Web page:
Gustave Bertrand

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Gustave Bertrand
Gustave Bertrand - After-war photo.jpg
Born1896
Died1976
OccupationMilitary intelligence officer

Gustave Bertrand (1896–1976) was a French military intelligence officer who made a vital contribution to the decryption, by Poland's Cipher Bureau, of German Enigma ciphers, beginning in December 1932. This achievement would in turn lead to Britain's celebrated World War II Ultra operation.

Life[edit]

Bertrand joined the French military as a private in 1914 and was wounded in 1915 at the Dardanelles. From 1926, he worked in radio intelligence.

In the 1920s, French radio intelligence was decentralized. Decryption of foreign, chiefly German and Italian, ciphers and codes was the responsibility of a General Staff cryptology department, while radio monitoring was conducted by the intelligence service, Service de Renseignement or S.R. At the end of 1930, decryption was turned over to the S.R., which created a Section D (for Decryptement), of which Bertrand became chief. He later took over all of French radio intelligence.[1]

Bertrand's intelligence associates had purchased documents pertaining to the Enigma machine from Hans-Thilo Schmidt (codenamed "Asché" by the French), an employee at the German Armed Forces' Cryptographic Agency. In December 1932, then-Captain (later, General) Bertrand turned these documents over to the Polish Cipher Bureau's chief, Major Gwido Langer. Asché's documents, according to cryptologist Marian Rejewski's testimony, proved in practice crucial to his mathematical solution of the military Enigma machine's wiring. During his work with the Poles, Bertrand used the code name Bolek, given him by the Poles.

Bertrand was to learn of the Poles' success against Enigma only six and a half years later, at a trilateral Polish-French-British conference held in the Kabaty Woods, south of Warsaw, on 25 July 1939, just five weeks before the outbreak of World War II.[2] After Germany's invasion of Poland in September 1939, then-Major Bertrand from October 1939 to November 1942 sponsored the continued work of prewar Cipher Bureau personnel: first at PC Bruno, outside Paris; then, after Germany's invasion of France (May–June 1940), at the Cadix center in southern France's Vichy "Free Zone."

Over a year after the Cadix center had been scattered to avert capture by the Germans, on 5 January 1944, Bertrand was captured by the Germans as he waited at the famous Church of Sacré Cœur, in Paris' Montmartre district, for a courier from London. The Germans suggested that he work for them. Pretending to agree, Bertrand was allowed to return with his wife Mary to Vichy to contact British intelligence. There he sent his underground comrades into hiding and went into hiding himself. On 2 June 1944, four days before the D-Day Normandy landings, at an improvised airstrip in France's Massif Central, Bertrand, his wife and a Jesuit priest who served as a courier of the Polish Resistance climbed into a small, unarmed Lysander III aircraft that flew them to the British Isles. Bertrand and his wife moved into a house in the Hertfordshire village of Boxmoor just a short walk from the Polish radio-intercept station and cipher office at the nearby village of Felden where Marian Rejewski and Henryk Zygalski were working.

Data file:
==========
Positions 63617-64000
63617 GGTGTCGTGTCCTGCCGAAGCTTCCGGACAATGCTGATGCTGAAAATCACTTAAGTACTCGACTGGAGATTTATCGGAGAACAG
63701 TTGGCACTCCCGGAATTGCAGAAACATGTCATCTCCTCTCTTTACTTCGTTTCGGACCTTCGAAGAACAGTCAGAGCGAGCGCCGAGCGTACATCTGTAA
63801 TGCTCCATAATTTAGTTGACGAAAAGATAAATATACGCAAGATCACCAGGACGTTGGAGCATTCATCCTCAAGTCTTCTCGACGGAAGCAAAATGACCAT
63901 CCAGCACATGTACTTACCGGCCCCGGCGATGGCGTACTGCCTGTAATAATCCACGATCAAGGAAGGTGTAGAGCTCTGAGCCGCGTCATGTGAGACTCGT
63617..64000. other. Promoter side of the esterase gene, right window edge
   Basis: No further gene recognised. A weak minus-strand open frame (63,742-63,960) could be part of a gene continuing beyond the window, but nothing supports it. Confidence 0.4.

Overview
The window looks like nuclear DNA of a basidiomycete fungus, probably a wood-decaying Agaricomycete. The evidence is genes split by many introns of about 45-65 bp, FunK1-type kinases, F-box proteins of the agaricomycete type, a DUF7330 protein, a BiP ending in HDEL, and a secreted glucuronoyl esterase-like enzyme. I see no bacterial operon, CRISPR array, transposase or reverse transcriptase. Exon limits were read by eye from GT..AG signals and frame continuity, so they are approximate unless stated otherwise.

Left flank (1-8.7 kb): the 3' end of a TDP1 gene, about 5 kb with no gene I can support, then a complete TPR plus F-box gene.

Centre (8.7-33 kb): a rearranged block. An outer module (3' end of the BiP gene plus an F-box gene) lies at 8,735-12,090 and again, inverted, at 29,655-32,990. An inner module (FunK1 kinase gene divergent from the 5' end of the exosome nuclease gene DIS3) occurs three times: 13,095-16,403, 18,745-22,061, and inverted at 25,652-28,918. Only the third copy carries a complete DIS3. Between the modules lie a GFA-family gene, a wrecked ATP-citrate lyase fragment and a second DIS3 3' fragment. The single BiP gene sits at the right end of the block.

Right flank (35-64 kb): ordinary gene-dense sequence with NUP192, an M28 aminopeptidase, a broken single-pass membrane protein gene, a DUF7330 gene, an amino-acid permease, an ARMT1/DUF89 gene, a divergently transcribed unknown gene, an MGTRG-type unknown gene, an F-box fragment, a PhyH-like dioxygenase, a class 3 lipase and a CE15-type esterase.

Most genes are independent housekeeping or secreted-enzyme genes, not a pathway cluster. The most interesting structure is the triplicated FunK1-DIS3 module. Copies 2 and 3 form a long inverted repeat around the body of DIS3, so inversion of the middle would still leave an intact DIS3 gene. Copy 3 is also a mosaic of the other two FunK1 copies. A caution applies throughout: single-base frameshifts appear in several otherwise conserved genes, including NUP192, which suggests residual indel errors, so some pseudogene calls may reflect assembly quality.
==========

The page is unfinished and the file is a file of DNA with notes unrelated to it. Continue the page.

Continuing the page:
Bertrand retired from the French Secret Service in 1950 and went on to become mayor of Théoule-sur-Mer in southern France.

In 1973, the Paris publishing house Plon published his book, Enigma ou la plus grande énigme de la guerre 1939-1945 (Enigma, or the Greatest Enigma of the War of 1939-1945). The book, one of the principal primary sources on the history of Enigma decryption, for the first time gave a detailed account of the some eleven years of Franco-Polish collaboration in breaking and reading Enigma before and during World War II.

See also[edit]

Notes[edit]

  1. ^ Władysław Kozaczuk, Enigma: How the German Machine Cipher Was Broken, and How It Was Read by the Allies in World War Two, edited and translated by Christopher Kasparek, Frederick, MD, University Publications of America, 1984, p. 22, note 1.
  2. ^ Władysław Kozaczuk, Enigma, 1984, p. 59.

References[edit]

  • Gustave Bertrand, Enigma ou la plus grande énigme de la guerre 1939–1945 (Enigma: the Greatest Enigma of the War of 1939–1945), Paris, Librairie Plon, 1973.
  • Władysław Kozaczuk, Enigma: How the German Machine Cipher Was Broken, and How It Was Read by the Allies in World War Two, edited and translated by Christopher Kasparek, Frederick, MD, University Publications of America, 1984.
  • Jacek Tebinka, "Account [by] the former Chief of Polish intelligence [dated 31 May 1974] on [the] cracking [of] the Enigma code," in Jan Stanislaw Ciechanowski, ed., Marian Rejewski 1905–1980: Living with the Enigma secret, 1st ed., Bydgoszcz City Council, 2005, ISBN 83-7208-117-4, p. 210, footnote 19.